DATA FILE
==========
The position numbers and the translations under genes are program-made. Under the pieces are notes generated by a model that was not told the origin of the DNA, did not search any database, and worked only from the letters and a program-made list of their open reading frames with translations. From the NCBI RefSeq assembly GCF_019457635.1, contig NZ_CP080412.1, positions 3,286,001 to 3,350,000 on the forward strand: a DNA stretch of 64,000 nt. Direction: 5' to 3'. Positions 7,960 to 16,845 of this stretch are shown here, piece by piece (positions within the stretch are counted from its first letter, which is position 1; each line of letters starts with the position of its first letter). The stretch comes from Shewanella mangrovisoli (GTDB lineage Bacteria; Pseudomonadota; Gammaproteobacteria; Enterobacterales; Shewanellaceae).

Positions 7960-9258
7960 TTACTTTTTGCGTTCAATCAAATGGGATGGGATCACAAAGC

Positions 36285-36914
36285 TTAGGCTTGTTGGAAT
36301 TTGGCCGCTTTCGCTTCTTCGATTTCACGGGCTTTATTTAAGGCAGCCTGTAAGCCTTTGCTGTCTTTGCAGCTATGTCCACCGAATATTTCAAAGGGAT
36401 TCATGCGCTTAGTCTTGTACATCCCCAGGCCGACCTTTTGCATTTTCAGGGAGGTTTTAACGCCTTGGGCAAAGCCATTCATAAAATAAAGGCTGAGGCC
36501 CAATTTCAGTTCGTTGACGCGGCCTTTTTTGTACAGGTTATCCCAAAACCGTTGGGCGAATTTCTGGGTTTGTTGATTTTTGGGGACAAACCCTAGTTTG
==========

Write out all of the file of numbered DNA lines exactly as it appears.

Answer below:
The position numbers and the translations under genes are program-made. Under the pieces are notes generated by a model that was not told the origin of the DNA, did not search any database, and worked only from the letters and a program-made list of their open reading frames with translations. From the NCBI RefSeq assembly GCF_019457635.1, contig NZ_CP080412.1, positions 3,286,001 to 3,350,000 on the forward strand: a DNA stretch of 64,000 nt. Direction: 5' to 3'. Positions 7,960 to 16,845 of this stretch are shown here, piece by piece (positions within the stretch are counted from its first letter, which is position 1; each line of letters starts with the position of its first letter). The stretch comes from Shewanella mangrovisoli (GTDB lineage Bacteria; Pseudomonadota; Gammaproteobacteria; Enterobacterales; Shewanellaceae).

Positions 7960-9258
7960 TTACTTTTTGCGTTCAATCAAATGGGATGGGATCACAAAGC

Positions 36285-36914
36285 TTAGGCTTGTTGGAAT
36301 TTGGCCGCTTTCGCTTCTTCGATTTCACGGGCTTTATTTAAGGCAGCCTGTAAGCCTTTGCTGTCTTTGCAGCTATGTCCACCGAATATTTCAAAGGGAT
36401 TCATGCGCTTAGTCTTGTACATCCCCAGGCCGACCTTTTGCATTTTCAGGGAGGTTTTAACGCCTTGGGCAAAGCCATTCATAAAATAAAGGCTGAGGCC
36501 CAATTTCAGTTCGTTGACGCGGCCTTTTTTGTACAGGTTATCCCAAAACCGTTGGGCGAATTTCTGGGTTTGTTGATTTTTGGGGACAAACCCTAGTTTG